Pine Needles Acidify Your Soil

This is an old gardening myth that just won’t rot away!

This common, incorrect, advice goes as follows: if you soil is alkaline (ie has a pH above 7) and you want to make it more acidic, add pine needles to the soil. Since pine needles are acidic they will acidify your soil. This advice is very prevalent especially for growing acid loving plants such as azaleas and rhododendrons.

White Pine ready to drop its fall needles, Source: Iowa State University

There are two important questions to ask. Firstly, are pine needles acidic? Secondly, do they acidify the soil? Let’s have a closer look at both questions.

Your soil has a certain pH level. pH is expressed as a number between 1 and 14. A value of 1 is extremely acidic, a value of 14 is extremely alkaline (or basic) and a value of 7 is consider neutral – neither acidic or alkaline. Most plants prefer a value of around 6.8. Most plants will grow just find with a pH in the range of 6.4 to 7.5. Acid loving plants like rhododendrons like a pH of 4.5 to 6.0.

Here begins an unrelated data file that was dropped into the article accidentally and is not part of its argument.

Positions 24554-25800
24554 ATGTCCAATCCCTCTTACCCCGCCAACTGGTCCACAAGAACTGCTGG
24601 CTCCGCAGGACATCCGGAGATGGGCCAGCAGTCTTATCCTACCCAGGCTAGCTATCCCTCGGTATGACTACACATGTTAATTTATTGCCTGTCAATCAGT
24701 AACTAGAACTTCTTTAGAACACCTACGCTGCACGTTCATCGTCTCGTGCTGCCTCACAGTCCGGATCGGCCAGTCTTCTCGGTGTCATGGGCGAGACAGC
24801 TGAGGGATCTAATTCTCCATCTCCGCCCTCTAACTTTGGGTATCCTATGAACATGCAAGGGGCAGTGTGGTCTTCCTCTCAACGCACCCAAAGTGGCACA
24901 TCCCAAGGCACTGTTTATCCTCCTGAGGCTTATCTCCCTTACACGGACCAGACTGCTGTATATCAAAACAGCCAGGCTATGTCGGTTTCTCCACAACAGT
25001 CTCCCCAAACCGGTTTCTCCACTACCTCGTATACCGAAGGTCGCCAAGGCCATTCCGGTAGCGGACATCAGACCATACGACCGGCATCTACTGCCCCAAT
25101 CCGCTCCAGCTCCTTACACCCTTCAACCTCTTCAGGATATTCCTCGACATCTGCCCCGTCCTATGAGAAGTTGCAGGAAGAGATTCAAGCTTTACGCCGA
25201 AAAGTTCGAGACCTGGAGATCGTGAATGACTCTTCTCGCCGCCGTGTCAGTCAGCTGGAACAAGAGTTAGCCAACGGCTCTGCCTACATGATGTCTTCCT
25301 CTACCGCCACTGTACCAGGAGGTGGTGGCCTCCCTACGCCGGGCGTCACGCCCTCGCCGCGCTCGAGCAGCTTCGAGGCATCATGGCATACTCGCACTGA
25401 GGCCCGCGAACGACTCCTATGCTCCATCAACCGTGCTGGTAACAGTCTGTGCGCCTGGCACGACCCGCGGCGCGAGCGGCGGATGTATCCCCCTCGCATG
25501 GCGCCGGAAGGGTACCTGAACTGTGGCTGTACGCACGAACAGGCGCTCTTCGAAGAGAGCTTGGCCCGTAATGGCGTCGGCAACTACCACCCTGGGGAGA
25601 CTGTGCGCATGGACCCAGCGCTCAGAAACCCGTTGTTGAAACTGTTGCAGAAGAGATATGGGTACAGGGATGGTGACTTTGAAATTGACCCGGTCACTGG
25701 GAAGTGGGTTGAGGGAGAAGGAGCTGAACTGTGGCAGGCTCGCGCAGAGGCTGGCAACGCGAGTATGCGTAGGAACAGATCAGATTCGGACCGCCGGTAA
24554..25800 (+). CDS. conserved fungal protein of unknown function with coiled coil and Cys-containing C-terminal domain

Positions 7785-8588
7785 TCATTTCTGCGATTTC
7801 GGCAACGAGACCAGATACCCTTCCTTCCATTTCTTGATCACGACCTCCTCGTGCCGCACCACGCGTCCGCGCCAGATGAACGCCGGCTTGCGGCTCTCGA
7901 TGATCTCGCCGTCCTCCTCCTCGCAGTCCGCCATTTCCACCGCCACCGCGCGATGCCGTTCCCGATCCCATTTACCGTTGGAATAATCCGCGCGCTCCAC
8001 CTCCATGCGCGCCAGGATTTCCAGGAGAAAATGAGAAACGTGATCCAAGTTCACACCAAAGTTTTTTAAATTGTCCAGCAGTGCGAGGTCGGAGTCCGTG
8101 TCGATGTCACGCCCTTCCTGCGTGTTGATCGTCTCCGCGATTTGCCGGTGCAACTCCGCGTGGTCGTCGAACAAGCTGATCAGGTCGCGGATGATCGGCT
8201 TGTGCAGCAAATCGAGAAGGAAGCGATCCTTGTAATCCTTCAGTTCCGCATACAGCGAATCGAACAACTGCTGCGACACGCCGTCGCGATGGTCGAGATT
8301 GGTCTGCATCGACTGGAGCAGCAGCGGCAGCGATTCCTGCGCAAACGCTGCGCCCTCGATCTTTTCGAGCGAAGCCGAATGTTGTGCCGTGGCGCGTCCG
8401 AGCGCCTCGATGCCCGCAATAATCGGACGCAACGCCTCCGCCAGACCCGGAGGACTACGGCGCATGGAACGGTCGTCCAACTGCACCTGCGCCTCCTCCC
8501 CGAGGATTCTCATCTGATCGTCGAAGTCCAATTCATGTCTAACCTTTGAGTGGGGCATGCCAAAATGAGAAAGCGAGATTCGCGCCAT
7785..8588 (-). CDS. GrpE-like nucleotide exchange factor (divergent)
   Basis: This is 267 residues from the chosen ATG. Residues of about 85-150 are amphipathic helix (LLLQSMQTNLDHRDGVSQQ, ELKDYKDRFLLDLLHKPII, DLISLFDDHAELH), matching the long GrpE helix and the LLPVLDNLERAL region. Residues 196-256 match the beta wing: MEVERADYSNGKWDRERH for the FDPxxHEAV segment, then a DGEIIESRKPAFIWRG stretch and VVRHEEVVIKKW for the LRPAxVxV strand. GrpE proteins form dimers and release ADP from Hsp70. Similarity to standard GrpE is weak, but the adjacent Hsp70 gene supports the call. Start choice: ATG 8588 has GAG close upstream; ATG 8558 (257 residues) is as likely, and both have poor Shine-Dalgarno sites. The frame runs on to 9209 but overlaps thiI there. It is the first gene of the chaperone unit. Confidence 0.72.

Let’s say your soil is more alkaline than your plants want. The solution seems obvious – add something that is acidic. When you add acid to soil it should reduce the pH, ie make it more acidic. Anyone who has taken basic chemistry in school has probably seen this take place in a test tube. You start with a blue basic solution, add some acid and the color changes to red showing that it is now acidic.

Are pine needles acidic?